## Example: Midge Wing Length¶

We will use this simple example to go through the steps of assessing a Bayesian model and we’ll see that MCMC can allow us to approximate the posterior distribution.

Grogan and Wirth (1981) provide data on the wing length (in millimeters) of nine members of a species of midge (small, two-winged flies).

From these measurements we wish to make inference about the population mean \(\mu\).

```
WL.data <- read.csv("../data/MidgeWingLength.csv")
Y <- WL.data$WingLength
n <- length(Y)
hist(Y,breaks=10,xlab="Wing Length (mm)")
```

### Non-Bayesian analysis¶

We might expect that these midge data could be draws from a *Normal* distribution \(\mathcal{N}(\mu, \sigma^2)\). Recall that the MLEs for \(\mu\) and \(\sigma^2\) here are simply the *sample mean* and *sample variance* respectively:

```
m <- sum(Y)/n
s2 <- sum((Y-m)^2)/(n-1)
round(c(m, s2), 3)
```

- 1.804
- 0.017

```
x <- seq(1.4,2.2, length=50)
hist(Y,breaks=10,xlab="Wing Length (mm)", xlim=c(1.4, 2.2), freq=FALSE)
lines(x, dnorm(x, mean=m, sd=sqrt(s2)), col=2)
```

Note

We have plotted the estimate of the *population* distribution here, but this is not the *predictive distribution* (which would be a Student’s \(t\) because we’re estimating both the mean and variance.)

The non-Bayesian version here has the advantage of being quick and familiar. However, from our point of view it has two weaknesses:

Because we have so few data points estimates of the accuracy of our predictions aren’t available. 9 points is only barely enough to estimate a mean, so we don’t trust any of the variance calculations.

We can’t easily incorporate things that we might already know about midges into our analysis.

Let’s see how we can do a similar analysis using a Bayesian approach, first analytically, and the with JAGS.

### Setting up the Bayesian Model¶

We need to define the likelihood and the priors for our Bayesian analysis. Given the analysis that we’ve just done, let’s assume that our data come from a normal distribution with unknown mean, \(\mu\) but that we know the variance is \(\sigma^2 = 0.025\). That is:

#### Prior Information¶

Studies from other populations suggest that wing lengths are usually around 1.9 mm, so we set \(\mu_0 = 1.9\)

We also know that lengths must be positive (\(\mu >0\))

We can approximate this restriction with a normal prior distribution for \(\mu\) as follows:

Since most of the normal density is within two standard deviations of the mean we choose \(\tau^2_0\) so that

I will choose \(\sigma_0=0.8\) here. Thus our prior for mu will be: $\( \mu \sim \mathcal{N}(1.9, 0.8^2) \)$

Together, then, our full model is:

### Analytic Posterior¶

For this very simple case it is easy to write down the posterior distribution (up to some constant). First, note that the likelihood for the data can be written as

Multiplying the prior through we get the following for the posterior:

You can re-arrange, complete the square, etc, to get a new expression that is like

where

Instead of writing this last in terms of the variances, we could instead use precision (the inverse variance) which gives a simpler expression:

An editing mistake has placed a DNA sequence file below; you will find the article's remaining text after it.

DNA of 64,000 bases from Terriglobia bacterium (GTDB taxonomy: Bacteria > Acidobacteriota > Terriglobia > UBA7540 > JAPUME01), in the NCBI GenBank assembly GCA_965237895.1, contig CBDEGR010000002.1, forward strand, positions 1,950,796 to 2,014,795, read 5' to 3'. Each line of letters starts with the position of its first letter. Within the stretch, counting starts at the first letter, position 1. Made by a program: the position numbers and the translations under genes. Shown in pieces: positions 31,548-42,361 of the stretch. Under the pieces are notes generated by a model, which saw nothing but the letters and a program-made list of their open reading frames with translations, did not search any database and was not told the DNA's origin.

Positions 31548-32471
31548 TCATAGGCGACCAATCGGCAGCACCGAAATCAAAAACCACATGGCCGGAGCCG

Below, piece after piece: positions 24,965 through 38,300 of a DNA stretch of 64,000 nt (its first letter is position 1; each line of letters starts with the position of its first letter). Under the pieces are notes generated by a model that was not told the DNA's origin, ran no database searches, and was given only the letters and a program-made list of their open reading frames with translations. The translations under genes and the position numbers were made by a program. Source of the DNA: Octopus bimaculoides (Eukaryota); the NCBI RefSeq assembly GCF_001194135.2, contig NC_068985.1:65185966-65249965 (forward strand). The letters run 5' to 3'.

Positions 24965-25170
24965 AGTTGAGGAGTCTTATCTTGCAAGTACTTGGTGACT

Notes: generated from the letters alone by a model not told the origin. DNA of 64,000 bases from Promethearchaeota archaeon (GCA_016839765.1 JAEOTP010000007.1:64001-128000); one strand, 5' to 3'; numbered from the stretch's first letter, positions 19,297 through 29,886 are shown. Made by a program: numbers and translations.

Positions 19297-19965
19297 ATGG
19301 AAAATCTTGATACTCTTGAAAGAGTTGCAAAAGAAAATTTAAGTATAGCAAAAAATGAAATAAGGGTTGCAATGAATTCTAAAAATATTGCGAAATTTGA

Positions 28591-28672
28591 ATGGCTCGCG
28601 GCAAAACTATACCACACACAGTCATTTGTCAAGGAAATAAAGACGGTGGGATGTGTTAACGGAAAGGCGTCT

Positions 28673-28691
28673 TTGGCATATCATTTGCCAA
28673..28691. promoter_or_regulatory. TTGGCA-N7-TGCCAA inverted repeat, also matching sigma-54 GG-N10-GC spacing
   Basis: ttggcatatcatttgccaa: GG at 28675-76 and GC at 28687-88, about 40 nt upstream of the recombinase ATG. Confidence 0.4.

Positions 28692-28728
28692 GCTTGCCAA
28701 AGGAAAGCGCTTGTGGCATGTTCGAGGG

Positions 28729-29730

Just like in our earlier example, our estimate of the mean is a weighted average of the data and the prior, with the variance being determined by the data and prior variances.

So lets write a little function to calculate \(\mu_p\) and \(\tau_p\) and the plug in our numbers:

```
tau.post <- function(tau, tau0, n){n * tau + tau0}
mu.post <- function(Ybar, mu0, sig20, sig2, n){
weight <- sig2+n * sig20
return(n * sig20 * Ybar/weight + sig2 * mu0/weight)
}
```

Let’s plot 3 things together – the data histogram, the prior, and the posterior:

```
mu0 <- 1.9
s20 <- 0.8
s2 <- 0.025 ## "true" variance
mp <- mu.post(Ybar=m, mu0=mu0, sig20=s20, sig2=s2, n=n)
tp <- tau.post(tau=1/s2, tau0=1/s20, n=n)
```

Let’s plot the result:

```
x <- seq(1.3,2.3, length=1000)
hist(Y,breaks=10,xlab="Wing Length (mm)", xlim=c(1.3, 2.3),
freq=FALSE, ylim=c(0,8))
lines(x, dnorm(x, mean=mu0, sd=sqrt(s20)), col=2, lty=2, lwd=2) ## prior
lines(x, dnorm(x, mean=mp, sd=sqrt(1/tp)), col=4, lwd=2) ## posterior
legend("topleft", legend=c("prior", "posterior"), col=c(2,4), lty=c(2,1), lwd=2)
```

### Exercise: Prior sensitivity¶

Change the values of the mean and the variance that you choose for the prior (“hyperparameters”). What does this do to the posterior distribution. E.g., what happens if the variance you choose is small, and \(\mu_0 =2.5\) or so. Is this what you expect?

### Numerical evaluation of the posterior with JAGS¶

Let’s show that we can get the same thing from JAGS that we were able to get from the analytic results. You’ll need to make sure you have installed JAGS (which must be done outside of R) and then the libraries `rjags`

and `coda`

.

```
# Load libraries
require(rjags) # does the fitting
require(coda) # makes diagnostic plots
##require(mcmcplots) # another option for diagnostic plots
```

#### Specifying the model¶

First we must encode our choices for our data model and priors to pass them to the fitting routines in JAGS. This involves setting up a \({\tt model}\) that includes the likelihood for each data point and a prior for every parameter we want to estimate. Here is an example of how we would do this for the simple model we fit for the midge data (note that JAGS uses the precision instead of the variance or sd for the normal distribution:

```
model1 <- "model{
## Likelihood
for(i in 1:n){
Y[i] ~ dnorm(mu,tau)
}
## Prior for mu
mu ~ dnorm(mu0,tau0)
} ## close model
"
```

Now create the JAGS model:

```
model <- jags.model(textConnection(model1),
n.chains = 1, ## usually do more
data = list(Y=Y,n=n, ## data
mu0=mu0, tau0=1/s20, ## hyperparams
tau = 1/s2 ## known precision
),
inits=list(mu=3) ## setting an starting val